Biofilms – Summary
This week marks the end of our short series looking at different aspects of biofilms and their impact on wound healing. Although biofilms, synergistic colonies of microbes, have been a recognized phenomenon for decades, we still have no definitive effective strategy to combat them.
Challenges with Biofilms
The major difficulty in dealing with biofilms is that they are considerably more resistant to antimicrobial treatments than free-living bacteria. Even individual microbes that break away from the biofilm seem to retain this enhanced resistance. This means that standard treatments with conventional antibiotics are largely ineffective against biofilms. Unfortunately, however, if a biofilm is not managed effectively, it can have a considerable detrimental effect on wound healing.
Combination of Strategies
A combination of strategies needs to be applied in the management of biofilms. The wound must be thoroughly debrided, and the patient must be given systemic broad-spectrum antibiotics. The use of different biocides or antiseptics is also pivotal, with ionic nano-silver proving effective in some circumstances. New approaches to managing biofilms include the development of quorum-sensing inhibitors, anti-adhesion agents, and species-specific killing strategies. However, despite considerable research effort, these approaches are unlikely to be available soon.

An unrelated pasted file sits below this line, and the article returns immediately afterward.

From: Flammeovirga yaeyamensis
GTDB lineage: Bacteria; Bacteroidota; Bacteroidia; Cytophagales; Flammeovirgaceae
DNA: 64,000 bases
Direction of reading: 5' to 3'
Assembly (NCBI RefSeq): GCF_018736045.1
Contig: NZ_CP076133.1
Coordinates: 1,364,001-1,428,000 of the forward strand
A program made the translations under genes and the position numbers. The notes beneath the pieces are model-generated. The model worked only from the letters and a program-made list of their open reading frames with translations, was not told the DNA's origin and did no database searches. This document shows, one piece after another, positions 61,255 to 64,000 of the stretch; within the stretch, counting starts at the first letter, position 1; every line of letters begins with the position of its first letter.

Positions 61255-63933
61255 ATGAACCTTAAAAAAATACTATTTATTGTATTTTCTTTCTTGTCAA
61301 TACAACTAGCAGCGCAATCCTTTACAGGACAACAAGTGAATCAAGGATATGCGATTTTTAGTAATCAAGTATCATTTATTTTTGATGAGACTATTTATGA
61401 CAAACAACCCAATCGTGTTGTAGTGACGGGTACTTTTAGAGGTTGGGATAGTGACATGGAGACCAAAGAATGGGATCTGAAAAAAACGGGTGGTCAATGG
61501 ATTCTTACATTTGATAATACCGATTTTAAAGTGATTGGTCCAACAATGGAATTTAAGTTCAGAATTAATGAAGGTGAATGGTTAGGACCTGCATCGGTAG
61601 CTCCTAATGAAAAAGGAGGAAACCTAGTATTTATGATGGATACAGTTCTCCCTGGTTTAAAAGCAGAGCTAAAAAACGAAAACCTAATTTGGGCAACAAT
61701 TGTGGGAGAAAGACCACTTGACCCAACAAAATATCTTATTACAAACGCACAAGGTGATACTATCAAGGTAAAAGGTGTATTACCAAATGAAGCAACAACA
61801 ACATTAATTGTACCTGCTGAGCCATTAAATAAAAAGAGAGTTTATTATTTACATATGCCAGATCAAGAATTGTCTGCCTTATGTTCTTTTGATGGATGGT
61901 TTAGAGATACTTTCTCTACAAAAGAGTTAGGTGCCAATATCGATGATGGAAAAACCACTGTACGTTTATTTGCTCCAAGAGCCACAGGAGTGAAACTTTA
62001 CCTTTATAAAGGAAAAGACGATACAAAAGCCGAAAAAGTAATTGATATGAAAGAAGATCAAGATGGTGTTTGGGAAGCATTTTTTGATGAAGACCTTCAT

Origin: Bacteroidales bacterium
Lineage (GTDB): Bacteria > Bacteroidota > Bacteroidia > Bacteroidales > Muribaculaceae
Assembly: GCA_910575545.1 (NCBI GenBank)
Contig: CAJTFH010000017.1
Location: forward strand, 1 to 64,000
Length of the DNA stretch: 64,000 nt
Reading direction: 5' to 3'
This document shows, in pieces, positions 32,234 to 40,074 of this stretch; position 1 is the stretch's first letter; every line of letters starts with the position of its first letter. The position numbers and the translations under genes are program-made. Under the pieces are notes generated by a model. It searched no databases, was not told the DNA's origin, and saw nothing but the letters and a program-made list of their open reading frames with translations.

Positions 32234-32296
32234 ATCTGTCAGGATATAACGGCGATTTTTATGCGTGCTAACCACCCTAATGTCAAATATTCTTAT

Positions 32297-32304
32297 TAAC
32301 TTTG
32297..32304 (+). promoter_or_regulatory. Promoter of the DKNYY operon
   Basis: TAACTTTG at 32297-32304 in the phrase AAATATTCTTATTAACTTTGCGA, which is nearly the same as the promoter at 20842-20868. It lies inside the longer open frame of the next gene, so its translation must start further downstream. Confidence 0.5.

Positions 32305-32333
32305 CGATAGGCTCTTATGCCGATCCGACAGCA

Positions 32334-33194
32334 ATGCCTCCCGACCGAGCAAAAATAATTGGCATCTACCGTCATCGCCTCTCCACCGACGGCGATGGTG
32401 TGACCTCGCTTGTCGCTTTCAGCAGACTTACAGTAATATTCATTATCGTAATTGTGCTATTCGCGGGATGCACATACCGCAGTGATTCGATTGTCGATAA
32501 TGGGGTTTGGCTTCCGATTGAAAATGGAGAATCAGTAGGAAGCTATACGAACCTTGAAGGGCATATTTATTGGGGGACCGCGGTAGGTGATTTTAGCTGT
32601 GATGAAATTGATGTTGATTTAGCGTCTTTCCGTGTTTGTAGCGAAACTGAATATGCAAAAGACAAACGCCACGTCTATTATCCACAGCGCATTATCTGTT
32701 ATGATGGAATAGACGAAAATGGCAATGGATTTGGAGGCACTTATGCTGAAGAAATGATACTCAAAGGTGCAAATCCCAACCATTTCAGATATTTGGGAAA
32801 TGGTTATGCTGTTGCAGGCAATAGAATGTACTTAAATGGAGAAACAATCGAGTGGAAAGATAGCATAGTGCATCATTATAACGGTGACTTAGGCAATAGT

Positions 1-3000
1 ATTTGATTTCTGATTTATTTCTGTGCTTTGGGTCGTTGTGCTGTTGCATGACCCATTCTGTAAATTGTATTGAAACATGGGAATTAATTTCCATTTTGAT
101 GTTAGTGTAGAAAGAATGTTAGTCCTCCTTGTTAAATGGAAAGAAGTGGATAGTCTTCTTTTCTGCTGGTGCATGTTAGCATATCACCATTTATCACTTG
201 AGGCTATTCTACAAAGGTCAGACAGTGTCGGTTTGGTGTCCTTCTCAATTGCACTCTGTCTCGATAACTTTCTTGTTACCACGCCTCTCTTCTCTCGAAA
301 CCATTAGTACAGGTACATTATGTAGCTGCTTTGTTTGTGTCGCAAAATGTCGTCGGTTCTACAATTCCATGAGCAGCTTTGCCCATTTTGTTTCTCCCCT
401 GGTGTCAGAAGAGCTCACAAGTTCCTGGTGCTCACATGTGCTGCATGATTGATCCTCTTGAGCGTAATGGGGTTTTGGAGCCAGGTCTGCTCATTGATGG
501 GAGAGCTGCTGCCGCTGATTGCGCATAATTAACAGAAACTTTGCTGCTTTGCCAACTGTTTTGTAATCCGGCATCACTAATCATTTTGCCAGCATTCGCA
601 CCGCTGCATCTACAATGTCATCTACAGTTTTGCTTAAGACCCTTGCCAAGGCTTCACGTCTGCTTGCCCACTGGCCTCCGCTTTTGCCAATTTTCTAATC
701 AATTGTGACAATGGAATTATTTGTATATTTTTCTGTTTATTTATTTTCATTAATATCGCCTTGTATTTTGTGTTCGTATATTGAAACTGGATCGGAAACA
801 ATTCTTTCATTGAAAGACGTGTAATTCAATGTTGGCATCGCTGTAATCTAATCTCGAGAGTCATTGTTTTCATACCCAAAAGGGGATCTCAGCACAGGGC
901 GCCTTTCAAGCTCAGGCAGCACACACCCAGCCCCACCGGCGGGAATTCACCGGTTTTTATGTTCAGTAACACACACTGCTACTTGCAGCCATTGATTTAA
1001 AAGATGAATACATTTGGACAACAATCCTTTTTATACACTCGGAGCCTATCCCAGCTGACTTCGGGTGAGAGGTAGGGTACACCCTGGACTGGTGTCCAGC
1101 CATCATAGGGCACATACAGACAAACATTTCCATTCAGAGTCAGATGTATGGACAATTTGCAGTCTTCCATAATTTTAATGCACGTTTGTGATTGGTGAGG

We hope that you have enjoyed this short series on biofilms. If you are interested in learning more about the interesting phenomenon of biofilms, you may wish to consider studying for a certification in wound care. For more details on how to achieve wound certification, and the career and patient benefits this may offer, please visit www.woundeducators.com.
I’m really amazed at how biofilms have become like well,,, slough or necrosis but have a fighting power… When I was first introduced to biofilms , it was before my wound certification and the Nurse practicioner who informed me told me the difference between a “biofilm ” and slough is that the “biofilm” can be washed off or removed easily with saline and gauze or wound cleansing with salilne… if it didn’t come off readily it was “slough” . The “biofilm was a thin whitish or yellow coating over the wound bed… Is this the case or not?